His second novel, The Yacoubian Building, an ironic depiction of modern Egyptian society, has been widely read in Egypt and throughout the Middle East. His literary works have been translated into 31 languages: English, Greek, Bulgarian, Catalan, Chinese, Chinese Simplified, Dutch, Turkish, Malay, Danish, Norwegian, Finnish, Armenian, Croatian, Bosnian, Serbian, Polish, Portuguese, Icelandic, French, Slovenian, Galician, Spanish, Estonian, Italian, Romanian, Russian, Korean, Swedish, German and Slovak. In 2006, The Yacoubian Building was adapted into “the biggest budget movie ever produced in Egypt”. The movie was screened at international film festivals and was a huge hit in Egypt. However, Al-Aswany was banned from attending the premiere. The Yacoubian Building is one of a few movies that addresses social taboos and widespread governmental corruption, such as the rigging of elections. In fact, many intellectuals believe that this work played a crucial role in triggering revolutionary sentiments among the Egyptian people. Alaa Al-Aswany claims that during the Egyptian Revolution of 2011, many protesters approached him and said “We are here because of what you wrote". In 2007, The Yacoubian Building was made into a television series of the same name.
Chicago, a novel set in the city in which the author was educated, was published in January 2007 and his Automobile Club of Egypt was published in English in 2016.
Al-Aswany’s name has also been included in the list of the 500 Most Influential Muslims in the World, issued by the Royal Islamic Strategic Studies Center in Amman, Jordan. He was number one in The Foreign Policy Top 100 Global Thinkers list 2011.
Al-Aswany participated in the Blue Metropolis literary festival in Montreal, June 2008 and April 2010, and was featured in interviews with the CBC programme Writers and Company.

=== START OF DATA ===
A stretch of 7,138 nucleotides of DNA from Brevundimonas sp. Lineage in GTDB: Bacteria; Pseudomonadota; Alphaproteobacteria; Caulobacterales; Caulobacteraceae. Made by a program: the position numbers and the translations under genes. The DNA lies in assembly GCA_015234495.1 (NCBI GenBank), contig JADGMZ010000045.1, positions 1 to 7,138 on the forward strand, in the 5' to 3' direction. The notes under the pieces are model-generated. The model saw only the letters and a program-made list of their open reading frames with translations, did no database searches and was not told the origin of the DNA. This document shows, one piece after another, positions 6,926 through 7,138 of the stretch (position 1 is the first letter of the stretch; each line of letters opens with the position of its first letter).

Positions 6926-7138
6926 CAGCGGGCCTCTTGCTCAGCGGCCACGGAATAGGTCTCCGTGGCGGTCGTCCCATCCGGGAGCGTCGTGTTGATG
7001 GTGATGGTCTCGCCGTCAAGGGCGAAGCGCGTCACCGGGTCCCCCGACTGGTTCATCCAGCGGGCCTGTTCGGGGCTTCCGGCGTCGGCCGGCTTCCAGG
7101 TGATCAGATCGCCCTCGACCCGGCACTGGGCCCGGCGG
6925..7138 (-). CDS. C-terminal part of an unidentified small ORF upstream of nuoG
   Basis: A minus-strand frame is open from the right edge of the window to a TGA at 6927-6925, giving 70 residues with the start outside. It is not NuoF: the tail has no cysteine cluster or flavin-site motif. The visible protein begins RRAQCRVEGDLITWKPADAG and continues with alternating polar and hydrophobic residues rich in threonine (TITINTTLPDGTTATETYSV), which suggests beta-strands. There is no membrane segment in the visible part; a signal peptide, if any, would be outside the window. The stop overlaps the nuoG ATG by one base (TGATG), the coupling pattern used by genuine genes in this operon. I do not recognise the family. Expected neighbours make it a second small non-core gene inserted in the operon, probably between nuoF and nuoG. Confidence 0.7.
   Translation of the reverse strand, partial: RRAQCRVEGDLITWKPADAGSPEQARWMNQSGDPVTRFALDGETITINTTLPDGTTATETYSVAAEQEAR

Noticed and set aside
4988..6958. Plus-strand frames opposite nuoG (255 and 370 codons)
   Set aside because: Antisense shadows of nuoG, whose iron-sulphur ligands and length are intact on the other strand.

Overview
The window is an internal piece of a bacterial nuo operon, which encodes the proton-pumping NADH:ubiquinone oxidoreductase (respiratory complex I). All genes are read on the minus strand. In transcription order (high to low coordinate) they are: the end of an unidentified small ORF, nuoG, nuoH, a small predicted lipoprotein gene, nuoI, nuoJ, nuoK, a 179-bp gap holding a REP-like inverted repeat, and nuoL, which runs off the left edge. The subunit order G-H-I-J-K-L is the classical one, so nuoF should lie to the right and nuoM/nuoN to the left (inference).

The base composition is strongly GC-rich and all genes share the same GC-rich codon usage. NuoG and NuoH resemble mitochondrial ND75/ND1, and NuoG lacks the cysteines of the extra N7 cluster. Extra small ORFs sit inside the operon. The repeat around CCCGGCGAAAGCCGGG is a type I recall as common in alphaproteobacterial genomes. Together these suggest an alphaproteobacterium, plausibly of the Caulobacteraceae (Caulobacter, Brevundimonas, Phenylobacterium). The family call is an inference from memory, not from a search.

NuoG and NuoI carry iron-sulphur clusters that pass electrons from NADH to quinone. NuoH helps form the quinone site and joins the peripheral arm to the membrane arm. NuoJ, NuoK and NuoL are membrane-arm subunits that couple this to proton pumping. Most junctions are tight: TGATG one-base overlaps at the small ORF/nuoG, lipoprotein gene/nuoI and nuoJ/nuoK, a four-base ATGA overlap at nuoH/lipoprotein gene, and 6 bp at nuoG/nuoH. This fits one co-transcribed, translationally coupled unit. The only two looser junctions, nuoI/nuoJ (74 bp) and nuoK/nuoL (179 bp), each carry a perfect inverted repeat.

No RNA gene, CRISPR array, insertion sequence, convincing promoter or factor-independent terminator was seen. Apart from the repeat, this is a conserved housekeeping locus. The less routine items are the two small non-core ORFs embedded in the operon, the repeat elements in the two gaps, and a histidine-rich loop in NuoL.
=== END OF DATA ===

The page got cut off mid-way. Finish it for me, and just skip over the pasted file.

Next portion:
In October 2010 the Israel/Palestine Centre for Research and Information (IPCRI) said it was offering its Hebrew readers the rare privilege of reading the best-selling Egyptian novel The Yacoubian Building. While Al-Aswany refused for the book to be translated into Hebrew and published in Israel, a volunteer had translated it and IPCRI wanted to offer it for free to expand cultural awareness and understanding in the region. Al-Aswany was deeply frustrated by this, as he rejected the idea of normalizing with Israel, and accused the IPCRI and the translator of piracy and theft. Consequently, he complained to the International Publishers Association.
In January 2015, the Gingko Library published Democracy is the Answer: Egypt's Years of Revolution, a collection of newspaper columns written by Al-Aswany for Al-Masry Al-Youm between 2011 and 2014.
Role in the revolution
Al-Aswany was in Tahrir Square each of the 18 days before Mubarak fell from power. In fact, he was one of the few prominent faces of the leaderless revolution. Following Mubarak’s resignation, Alaa Al-Aswany confronted the Mubarak-appointed Prime Minister Ahmed Shafik on an Egyptian channel. Shafik lost his temper under persistent grilling by the novelist and it was the first time for Egyptians to witness a ruler dressed down so severely by a civilian in public. Consequently, it is said that Shafik was fired by the SCAF.
On 27 October 2013, The Blaze ran an article claiming that Al-Aswany is "an anti-Zionist conspiracy theorist".